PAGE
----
The HIV epidemic started in Ethiopia in the mid-1980s, and today the country has one of the largest number of people living with the virus globally. Of the estimated 1.3 million HIV-infected people, 817,000 are women and 96,000 are children under 15. Prevalence is higher among women (4 percent) than among men (3 percent).
Initially, the epidemic was concentrated in major urban areas and trade routes and among high-risk groups, such as commercial sex workers. But in the 1990s, the epidemic spread into the general population. Today, heterosexual transmission accounts for 87 percent of the infections; an additional 10 percent of infections is passed from pregnant women to their babies. High-risk groups include youths, mobile workers, military and security forces, commercial sex workers and refugees.
AIDS is the cause of about a third of all young adult deaths in Ethiopia, and there are an estimated 744,100 AIDS orphans. When parents die, grandparents and other relatives struggle to feed and care for the children left behind in a country where at any point in time 6 million to 13 million people go hungry.
In recent years the epidemic seems to have stabilized in the urban areas; in the countryside, where most people live, the HIV prevalence rate had been on the rise, but recent reports suggest that it might have begun to level off. In rural areas knowledge of HIV is considerably lower. A 2002 survey, for example, found that only 8.8 percent of male farmers and less than 1 percent of female farmers had a comprehensive understanding of HIV/AIDS. One of the most common misconceptions found among farmers was that HIV can be contracted by eating an uncooked egg from a chicken that had swallowed a condom.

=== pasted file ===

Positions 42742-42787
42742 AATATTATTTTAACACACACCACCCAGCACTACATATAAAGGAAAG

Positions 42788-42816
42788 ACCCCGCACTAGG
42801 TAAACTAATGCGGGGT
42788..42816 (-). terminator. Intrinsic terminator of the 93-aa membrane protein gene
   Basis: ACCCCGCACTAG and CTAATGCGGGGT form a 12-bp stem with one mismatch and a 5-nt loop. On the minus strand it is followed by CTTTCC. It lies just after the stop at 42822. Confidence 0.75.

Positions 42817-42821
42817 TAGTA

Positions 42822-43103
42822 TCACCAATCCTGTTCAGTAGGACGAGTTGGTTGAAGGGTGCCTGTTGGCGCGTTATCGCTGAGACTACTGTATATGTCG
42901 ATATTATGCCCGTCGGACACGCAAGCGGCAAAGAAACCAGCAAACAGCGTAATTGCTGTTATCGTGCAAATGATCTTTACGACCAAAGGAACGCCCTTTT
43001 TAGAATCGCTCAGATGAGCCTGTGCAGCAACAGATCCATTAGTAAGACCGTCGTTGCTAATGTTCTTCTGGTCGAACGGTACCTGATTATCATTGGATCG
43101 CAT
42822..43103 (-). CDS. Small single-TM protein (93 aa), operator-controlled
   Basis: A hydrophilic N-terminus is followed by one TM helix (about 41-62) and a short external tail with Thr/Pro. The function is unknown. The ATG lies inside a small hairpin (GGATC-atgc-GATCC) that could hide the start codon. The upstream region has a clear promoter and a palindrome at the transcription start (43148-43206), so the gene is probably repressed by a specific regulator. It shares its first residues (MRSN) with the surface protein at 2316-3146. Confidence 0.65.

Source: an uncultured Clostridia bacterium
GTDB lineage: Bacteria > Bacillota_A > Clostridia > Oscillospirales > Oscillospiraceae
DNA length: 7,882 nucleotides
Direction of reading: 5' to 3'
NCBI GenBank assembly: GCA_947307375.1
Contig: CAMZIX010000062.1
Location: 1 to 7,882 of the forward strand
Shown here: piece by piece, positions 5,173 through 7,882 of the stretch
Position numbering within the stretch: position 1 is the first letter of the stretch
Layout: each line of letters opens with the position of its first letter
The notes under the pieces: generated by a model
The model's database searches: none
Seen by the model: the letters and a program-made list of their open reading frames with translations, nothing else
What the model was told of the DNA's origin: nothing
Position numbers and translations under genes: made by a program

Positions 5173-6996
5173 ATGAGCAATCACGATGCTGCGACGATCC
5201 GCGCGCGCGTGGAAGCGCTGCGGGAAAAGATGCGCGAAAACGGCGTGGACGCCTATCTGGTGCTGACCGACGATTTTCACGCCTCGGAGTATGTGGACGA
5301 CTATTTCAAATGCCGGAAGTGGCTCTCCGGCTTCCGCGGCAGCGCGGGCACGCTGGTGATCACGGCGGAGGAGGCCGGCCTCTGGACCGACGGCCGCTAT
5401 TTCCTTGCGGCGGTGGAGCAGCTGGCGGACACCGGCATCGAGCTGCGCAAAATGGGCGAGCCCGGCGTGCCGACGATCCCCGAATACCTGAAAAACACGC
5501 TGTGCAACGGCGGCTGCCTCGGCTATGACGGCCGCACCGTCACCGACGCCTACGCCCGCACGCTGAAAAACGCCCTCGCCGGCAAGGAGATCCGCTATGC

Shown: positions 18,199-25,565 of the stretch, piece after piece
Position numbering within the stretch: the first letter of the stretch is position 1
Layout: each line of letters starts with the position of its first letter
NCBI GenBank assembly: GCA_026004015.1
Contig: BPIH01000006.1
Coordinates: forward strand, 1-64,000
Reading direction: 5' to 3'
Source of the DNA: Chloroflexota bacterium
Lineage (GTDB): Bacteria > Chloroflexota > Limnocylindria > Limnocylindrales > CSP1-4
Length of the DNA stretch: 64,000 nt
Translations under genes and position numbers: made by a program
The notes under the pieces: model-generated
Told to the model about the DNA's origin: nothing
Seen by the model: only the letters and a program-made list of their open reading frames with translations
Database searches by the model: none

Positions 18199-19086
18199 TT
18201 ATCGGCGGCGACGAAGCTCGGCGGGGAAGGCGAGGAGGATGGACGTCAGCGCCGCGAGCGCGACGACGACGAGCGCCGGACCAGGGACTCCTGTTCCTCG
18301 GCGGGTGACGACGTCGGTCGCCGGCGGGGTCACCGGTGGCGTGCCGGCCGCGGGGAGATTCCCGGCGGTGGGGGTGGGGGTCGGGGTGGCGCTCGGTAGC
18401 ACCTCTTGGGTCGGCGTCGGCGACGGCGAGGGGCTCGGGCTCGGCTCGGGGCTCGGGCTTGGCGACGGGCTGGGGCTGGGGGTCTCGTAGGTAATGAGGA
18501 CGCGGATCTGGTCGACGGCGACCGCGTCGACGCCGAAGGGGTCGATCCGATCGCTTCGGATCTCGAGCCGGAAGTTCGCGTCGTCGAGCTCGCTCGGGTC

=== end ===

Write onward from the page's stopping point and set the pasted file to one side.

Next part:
Challenges to fighting the HIV epidemic
Poverty, discrimination against those affected by HIV, gender disparity and widespread commercial and survival sex are all drivers of the epidemic in Ethiopia.
In a May meeting in Addis Ababa, members of a women’s association talked about their economic struggles and the tough choices they sometimes have to make. “Because of extreme poverty, women are vulnerable to prostitution,” said one of the women. “They go for sugar daddies who give them money for sex. They go to them to get money, to get bread.”